Three buddies wake up from a bachelor party in Las Vegas, with no memory of the previous night and the bachelor missing. They make their way around the city in order to find their friend before his wedding.
Al Caruso, John Gresco and Jack Amoruso are three gangsters working for the Genovese family. However, their efforts are more than headache-inducing, and when they are given one last chance:... See full summary »
Mario leads a normal life, working in a Milan bank. His daily routine is shattered when he witnesses a murder and is shot himself by the killer, a deranged police commissioner. To save his ... See full summary »
Peppe, formerly a boxer, organizes the break-in of a pawnshop. Tiberio, an unemployed photographer, Mario, a receiver, the Sicilian Michele and Capannelle, an ex-jockey, are the other members of the gang. Though they are advised by Dante, a retired burglar, the task is not so easy... Written by
Premiere voted this movie as one of "The 50 Greatest Comedies Of All Time" in 2006. See more »
Tell me, do you know a guy called Mario who lives around here?
Boy playing soccer:
There are a thousand Marios around here.
Yes, but this one is a thief.
Boy playing soccer:
There are still a thousand.
See more »
Tall, handsome Vittorio Gassman stars as Peppe, the womanizing glass-jawed palooka who, along with several keystone criminals, stumblebum their way to...not much. Also featured in this comedy by Italian film legend Mario Monicelli are Marcello Mastroianni and Claudia Cardinale, who would go on to fame and fortune, but here have only modest parts. Mastroianni, who would later star in La Dolce Vita (1960), Il Bell'Antonio (1960), Divorzio all'italiana (1961) and many others, plays Tiberio a photographer without a camera, whose wife is in jail, who has a constantly crying baby to take care of with one of his arms up in a sling with a board under it. Cardinale, who would go on to become one of Italy's most famous beauty bombshells, plays Carmelina, a young woman locked up by her brother in order to protect her honor until she marries.
Also featured are Carla Gravina (Nicoletta), a very pretty 17-year-old who went on to only a modest career, and the veteran Toto who plays the incompetent safecracker, Dante Cruciani. Notable is Renato Salvatori as Mario who wins Carmelina's heart, Memmo Carotenuto as Cosimo who fails at purse-snatching, and Carlo Pisacane as Capannelle who looks like an aged member of the Bowery Boys.
The story begins when Cosimo is caught trying to steal a car. In prison he learns of a nice sting that he can pull off if only he can get out of jail. So he tries to hire a scapegoat to confess to the crime so he can be freed. Finally Peppe, after getting knocked out in the first round of a prize fight, decides he needs the money. However when he goes to confess, the police see through the ruse and throw him in jail without releasing Cosimo. But Peppe does get out, and he and the motley assortment of would-be jewel thieves plot their crime amid hilarious missteps, pratfalls and mass confusion as they break into an apartment that they have the keys for to knock down a wall (which wall?) to gain access to a safe they probably can't crack. Will they succeed despite all the mishaps? There is a sense of both recovery and poverty in post World War II Italy in the backdrops and the asides and the circumstances of the characters that lend to this comedy a realistic edge. We see the petty thievery as an understandable and almost acceptable way of life, at least for the time being. Mario always buys or steals three identical things for his "mother" who turns out to be three women who raised him at the orphanage. Tiberio has to sell his camera and then steal one. Skinny Capannelle is always eating. And in the jail several men share one cigarette while they blow the smoke into a bottle to capture it so that others might get a little nicotine as well! (Sure, and I have some gum I can recycle.) The Criterion Collection DVD that I viewed has excellent yellow subtitles, but some of the lines come so fast and with such comedic as well as denotative intent that it is easy to miss something. Knowing Italian would help! See this for all the "bumbling criminal" movies that it both imitated and inspired, and for the fine work by the talented cast.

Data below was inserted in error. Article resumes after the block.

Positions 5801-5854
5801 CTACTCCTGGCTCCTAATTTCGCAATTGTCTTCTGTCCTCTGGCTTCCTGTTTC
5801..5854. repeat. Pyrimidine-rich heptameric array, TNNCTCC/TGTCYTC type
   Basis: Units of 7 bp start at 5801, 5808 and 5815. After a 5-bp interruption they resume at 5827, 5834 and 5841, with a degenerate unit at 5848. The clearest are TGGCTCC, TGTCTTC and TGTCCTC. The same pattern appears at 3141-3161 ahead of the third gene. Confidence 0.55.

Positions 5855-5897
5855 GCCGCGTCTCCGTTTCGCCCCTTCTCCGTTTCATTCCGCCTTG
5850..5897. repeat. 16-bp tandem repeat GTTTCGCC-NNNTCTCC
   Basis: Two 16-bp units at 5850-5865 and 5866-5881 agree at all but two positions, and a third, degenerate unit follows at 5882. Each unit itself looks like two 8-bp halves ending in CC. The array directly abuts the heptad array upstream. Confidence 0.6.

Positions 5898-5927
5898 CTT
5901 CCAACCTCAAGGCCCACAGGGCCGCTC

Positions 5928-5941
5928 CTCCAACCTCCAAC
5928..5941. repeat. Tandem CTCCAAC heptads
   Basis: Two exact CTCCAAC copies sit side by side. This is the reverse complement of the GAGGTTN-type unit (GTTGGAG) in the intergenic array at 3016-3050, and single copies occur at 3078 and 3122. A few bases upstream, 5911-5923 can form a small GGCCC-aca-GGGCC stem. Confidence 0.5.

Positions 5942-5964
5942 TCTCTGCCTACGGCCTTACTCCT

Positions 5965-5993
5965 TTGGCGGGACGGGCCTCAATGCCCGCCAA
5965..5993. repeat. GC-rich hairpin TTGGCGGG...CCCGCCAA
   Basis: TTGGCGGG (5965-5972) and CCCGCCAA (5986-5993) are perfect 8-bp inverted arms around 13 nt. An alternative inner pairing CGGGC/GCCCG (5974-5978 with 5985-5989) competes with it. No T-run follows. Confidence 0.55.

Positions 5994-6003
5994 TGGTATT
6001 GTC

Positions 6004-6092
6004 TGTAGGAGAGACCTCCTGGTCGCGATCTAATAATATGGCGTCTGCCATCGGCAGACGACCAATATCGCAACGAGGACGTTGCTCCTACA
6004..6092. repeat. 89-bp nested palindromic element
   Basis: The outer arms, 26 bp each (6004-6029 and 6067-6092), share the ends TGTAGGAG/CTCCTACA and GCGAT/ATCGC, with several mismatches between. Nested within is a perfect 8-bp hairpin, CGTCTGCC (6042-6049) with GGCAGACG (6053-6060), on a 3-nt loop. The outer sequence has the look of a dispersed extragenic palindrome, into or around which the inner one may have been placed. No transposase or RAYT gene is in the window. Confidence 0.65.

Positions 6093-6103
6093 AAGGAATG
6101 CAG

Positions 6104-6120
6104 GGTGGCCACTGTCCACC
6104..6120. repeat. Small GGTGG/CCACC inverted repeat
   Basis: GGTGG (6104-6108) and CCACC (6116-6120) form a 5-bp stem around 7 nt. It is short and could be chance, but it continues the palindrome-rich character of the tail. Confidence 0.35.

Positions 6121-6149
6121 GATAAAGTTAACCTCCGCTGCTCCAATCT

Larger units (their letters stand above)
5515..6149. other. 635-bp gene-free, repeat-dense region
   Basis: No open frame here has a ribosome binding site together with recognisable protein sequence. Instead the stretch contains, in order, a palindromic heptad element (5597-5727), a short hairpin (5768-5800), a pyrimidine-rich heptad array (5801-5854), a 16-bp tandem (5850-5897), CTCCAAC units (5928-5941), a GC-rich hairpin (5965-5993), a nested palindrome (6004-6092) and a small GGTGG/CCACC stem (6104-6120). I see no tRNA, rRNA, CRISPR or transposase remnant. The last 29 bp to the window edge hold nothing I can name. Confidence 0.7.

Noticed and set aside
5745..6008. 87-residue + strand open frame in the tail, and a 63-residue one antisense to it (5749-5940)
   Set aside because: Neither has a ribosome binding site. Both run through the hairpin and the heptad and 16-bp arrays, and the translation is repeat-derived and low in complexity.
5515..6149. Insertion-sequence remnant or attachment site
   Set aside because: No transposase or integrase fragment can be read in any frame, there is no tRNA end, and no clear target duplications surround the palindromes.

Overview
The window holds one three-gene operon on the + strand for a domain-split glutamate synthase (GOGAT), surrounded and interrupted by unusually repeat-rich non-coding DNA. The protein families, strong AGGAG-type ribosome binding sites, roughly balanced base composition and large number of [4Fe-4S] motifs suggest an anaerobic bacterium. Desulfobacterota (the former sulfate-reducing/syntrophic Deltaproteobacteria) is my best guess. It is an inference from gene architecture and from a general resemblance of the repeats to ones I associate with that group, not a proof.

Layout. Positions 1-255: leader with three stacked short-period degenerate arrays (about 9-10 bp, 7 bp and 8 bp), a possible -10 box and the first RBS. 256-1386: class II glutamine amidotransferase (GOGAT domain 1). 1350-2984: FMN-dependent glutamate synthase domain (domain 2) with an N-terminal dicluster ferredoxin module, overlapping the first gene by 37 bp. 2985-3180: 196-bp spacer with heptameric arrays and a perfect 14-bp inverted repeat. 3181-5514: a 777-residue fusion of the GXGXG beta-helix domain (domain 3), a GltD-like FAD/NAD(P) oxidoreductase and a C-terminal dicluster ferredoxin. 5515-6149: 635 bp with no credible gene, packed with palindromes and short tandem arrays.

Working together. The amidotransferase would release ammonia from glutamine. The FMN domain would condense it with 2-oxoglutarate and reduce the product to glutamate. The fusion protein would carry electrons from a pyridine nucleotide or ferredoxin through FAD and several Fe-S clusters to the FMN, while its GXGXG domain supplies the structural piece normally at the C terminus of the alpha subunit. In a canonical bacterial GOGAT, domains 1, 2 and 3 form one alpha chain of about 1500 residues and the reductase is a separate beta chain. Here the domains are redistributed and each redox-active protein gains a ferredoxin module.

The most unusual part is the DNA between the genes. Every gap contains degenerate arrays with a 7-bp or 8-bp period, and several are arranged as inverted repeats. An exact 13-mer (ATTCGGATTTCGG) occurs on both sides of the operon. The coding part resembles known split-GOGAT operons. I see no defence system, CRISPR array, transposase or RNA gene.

(Note: Over 500 of my movie reviews are now available in my book "Cut to the Chaise Lounge or I Can't Believe I Swallowed the Remote!" Get it at Amazon!)
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